I feel lucky because English is my first language. I have never had to struggle with pronunciation and spelling or grammar rules and exceptions. But as an English teacher, I have worked with people from all over the world who have learned or are currently learning English. I have assisted and guided many through the process of improving their spoken English. I have seen how they struggle.
Although I have not had to experience the pain of learning English, the experiences of my clients and students made me think back to how I learned Spanish and Chinese. Like many of you, I studied Spanish throughout junior and senior high school. I learned a lot of vocabulary and grammar, could read and write some, but had almost no occasion to speak Spanish. Then I went to Mexico on an intensive study program. That’s where I truly learned to speak. I lived with a Mexican family, watched Mexican soap operas, listened to Mexican music and interacted with the town’s people as I went about daily life. However, upon returning home and continuing my studies, my Spanish teacher commented that my pronunciation “left a lot to be desired”, meaning that it was terrible! Well, that hurt, but I had no idea what to do about it. So, I just kept doing what I was doing and I didn’t give up, since I loved learning the language and about the culture. The trip I took to Mexico introduced me to Mexican rock music, which I loved. Every day, I sang along to my favorite songs and continued taking classes in college. I also made more Spanish-speaking friends. Years later, I went back to Mexico, and this time, things were different. People actually thought I was a native speaker.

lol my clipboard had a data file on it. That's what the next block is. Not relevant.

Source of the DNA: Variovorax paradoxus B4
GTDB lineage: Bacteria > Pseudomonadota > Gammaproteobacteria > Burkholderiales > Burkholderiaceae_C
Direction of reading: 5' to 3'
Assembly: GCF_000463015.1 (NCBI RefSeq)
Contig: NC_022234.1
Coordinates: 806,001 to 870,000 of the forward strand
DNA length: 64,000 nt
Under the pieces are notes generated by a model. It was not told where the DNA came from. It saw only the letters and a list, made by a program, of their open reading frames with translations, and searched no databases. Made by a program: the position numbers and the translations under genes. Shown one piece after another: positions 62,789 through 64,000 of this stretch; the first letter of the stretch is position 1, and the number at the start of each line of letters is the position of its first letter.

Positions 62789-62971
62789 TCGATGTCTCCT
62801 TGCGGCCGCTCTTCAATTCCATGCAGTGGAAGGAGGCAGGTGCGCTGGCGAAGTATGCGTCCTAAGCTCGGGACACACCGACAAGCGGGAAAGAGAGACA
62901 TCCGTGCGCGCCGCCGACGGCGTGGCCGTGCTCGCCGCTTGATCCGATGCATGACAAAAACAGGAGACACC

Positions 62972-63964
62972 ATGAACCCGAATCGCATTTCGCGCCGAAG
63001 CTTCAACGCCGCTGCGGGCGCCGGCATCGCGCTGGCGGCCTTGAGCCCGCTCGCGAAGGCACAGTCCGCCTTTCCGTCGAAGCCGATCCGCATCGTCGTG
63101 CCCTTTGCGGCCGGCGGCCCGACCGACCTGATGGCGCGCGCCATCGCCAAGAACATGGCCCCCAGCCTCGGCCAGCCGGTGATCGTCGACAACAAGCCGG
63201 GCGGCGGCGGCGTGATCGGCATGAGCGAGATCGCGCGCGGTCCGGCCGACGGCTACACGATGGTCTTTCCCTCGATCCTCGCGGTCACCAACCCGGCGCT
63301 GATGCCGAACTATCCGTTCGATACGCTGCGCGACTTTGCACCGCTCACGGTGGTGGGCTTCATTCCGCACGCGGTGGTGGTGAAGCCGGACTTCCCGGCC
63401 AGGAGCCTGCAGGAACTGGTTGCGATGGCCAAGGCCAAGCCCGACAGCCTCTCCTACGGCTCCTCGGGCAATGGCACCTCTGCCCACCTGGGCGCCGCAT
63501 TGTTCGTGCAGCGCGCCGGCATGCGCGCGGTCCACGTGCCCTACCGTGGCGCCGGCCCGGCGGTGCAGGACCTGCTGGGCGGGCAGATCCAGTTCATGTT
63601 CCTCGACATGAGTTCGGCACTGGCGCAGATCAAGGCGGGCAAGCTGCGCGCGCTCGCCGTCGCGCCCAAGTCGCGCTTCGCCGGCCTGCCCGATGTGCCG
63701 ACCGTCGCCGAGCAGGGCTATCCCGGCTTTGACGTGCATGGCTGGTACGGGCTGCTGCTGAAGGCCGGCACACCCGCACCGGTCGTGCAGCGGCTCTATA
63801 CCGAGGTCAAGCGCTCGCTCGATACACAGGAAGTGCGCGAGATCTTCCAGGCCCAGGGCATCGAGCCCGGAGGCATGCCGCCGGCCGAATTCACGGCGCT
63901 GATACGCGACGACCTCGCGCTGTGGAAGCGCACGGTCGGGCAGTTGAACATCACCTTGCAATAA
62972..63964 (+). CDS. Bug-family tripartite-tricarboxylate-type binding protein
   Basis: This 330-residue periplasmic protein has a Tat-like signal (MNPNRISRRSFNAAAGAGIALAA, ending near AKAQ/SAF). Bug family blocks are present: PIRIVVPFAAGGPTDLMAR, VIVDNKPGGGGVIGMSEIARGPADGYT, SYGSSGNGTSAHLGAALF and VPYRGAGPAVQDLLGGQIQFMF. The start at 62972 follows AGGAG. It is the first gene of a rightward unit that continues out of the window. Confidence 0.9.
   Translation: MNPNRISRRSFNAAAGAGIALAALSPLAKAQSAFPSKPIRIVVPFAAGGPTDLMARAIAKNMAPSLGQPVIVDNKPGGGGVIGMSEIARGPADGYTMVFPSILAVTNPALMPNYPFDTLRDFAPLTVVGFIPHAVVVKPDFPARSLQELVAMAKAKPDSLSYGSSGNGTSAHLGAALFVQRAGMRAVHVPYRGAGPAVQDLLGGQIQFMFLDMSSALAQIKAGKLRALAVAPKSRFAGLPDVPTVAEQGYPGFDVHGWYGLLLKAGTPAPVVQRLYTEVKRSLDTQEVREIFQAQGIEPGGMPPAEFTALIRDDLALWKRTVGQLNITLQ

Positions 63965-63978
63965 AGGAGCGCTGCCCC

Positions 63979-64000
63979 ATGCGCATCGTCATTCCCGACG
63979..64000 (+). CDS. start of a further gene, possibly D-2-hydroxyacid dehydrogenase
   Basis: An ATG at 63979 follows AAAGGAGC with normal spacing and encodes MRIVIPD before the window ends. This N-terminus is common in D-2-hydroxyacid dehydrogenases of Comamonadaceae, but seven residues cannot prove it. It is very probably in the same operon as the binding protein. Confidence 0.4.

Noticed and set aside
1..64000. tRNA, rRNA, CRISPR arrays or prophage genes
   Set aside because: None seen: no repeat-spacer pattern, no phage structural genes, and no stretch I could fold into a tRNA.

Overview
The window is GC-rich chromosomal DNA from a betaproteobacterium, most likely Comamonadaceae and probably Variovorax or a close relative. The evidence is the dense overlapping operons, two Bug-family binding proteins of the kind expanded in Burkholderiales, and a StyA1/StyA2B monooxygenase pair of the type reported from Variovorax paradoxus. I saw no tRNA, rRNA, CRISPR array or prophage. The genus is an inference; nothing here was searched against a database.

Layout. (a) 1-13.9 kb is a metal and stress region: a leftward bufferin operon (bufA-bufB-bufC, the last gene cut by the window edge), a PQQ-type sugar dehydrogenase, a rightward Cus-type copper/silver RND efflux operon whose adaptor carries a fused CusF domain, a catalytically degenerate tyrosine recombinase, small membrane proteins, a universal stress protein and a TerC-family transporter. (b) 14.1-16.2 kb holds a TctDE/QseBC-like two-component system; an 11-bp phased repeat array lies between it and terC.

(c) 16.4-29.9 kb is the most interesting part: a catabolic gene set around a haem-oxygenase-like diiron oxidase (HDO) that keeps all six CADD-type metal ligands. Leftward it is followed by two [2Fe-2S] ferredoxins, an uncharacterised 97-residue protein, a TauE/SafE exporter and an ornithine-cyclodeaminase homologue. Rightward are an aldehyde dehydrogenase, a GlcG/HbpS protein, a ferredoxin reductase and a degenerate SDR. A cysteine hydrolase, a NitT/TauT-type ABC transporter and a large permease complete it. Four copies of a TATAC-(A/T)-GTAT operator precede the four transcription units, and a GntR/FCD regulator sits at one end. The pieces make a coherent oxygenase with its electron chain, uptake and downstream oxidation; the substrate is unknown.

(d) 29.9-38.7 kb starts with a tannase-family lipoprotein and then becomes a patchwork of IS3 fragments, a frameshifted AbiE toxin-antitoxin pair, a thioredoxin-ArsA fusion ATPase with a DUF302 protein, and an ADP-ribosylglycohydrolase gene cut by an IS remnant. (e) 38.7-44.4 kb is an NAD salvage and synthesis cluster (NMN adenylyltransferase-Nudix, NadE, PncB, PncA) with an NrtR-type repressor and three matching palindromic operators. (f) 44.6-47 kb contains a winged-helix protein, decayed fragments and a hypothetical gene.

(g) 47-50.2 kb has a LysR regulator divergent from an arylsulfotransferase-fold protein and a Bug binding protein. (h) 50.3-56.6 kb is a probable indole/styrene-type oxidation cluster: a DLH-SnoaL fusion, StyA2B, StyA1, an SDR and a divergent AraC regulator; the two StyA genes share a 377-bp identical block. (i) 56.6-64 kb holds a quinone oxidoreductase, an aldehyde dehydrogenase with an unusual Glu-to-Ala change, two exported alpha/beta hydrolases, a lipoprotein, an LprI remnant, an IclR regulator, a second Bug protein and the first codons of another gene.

As I think back on that experience, it seems I accidentally stumbled upon a couple of the keys to effortlessly improving accent in any language. Want to know more? Join my class “5 Days to a Better Accent”. If you are wondering about the Chinese, I have a completely different experience that I’ll share another time.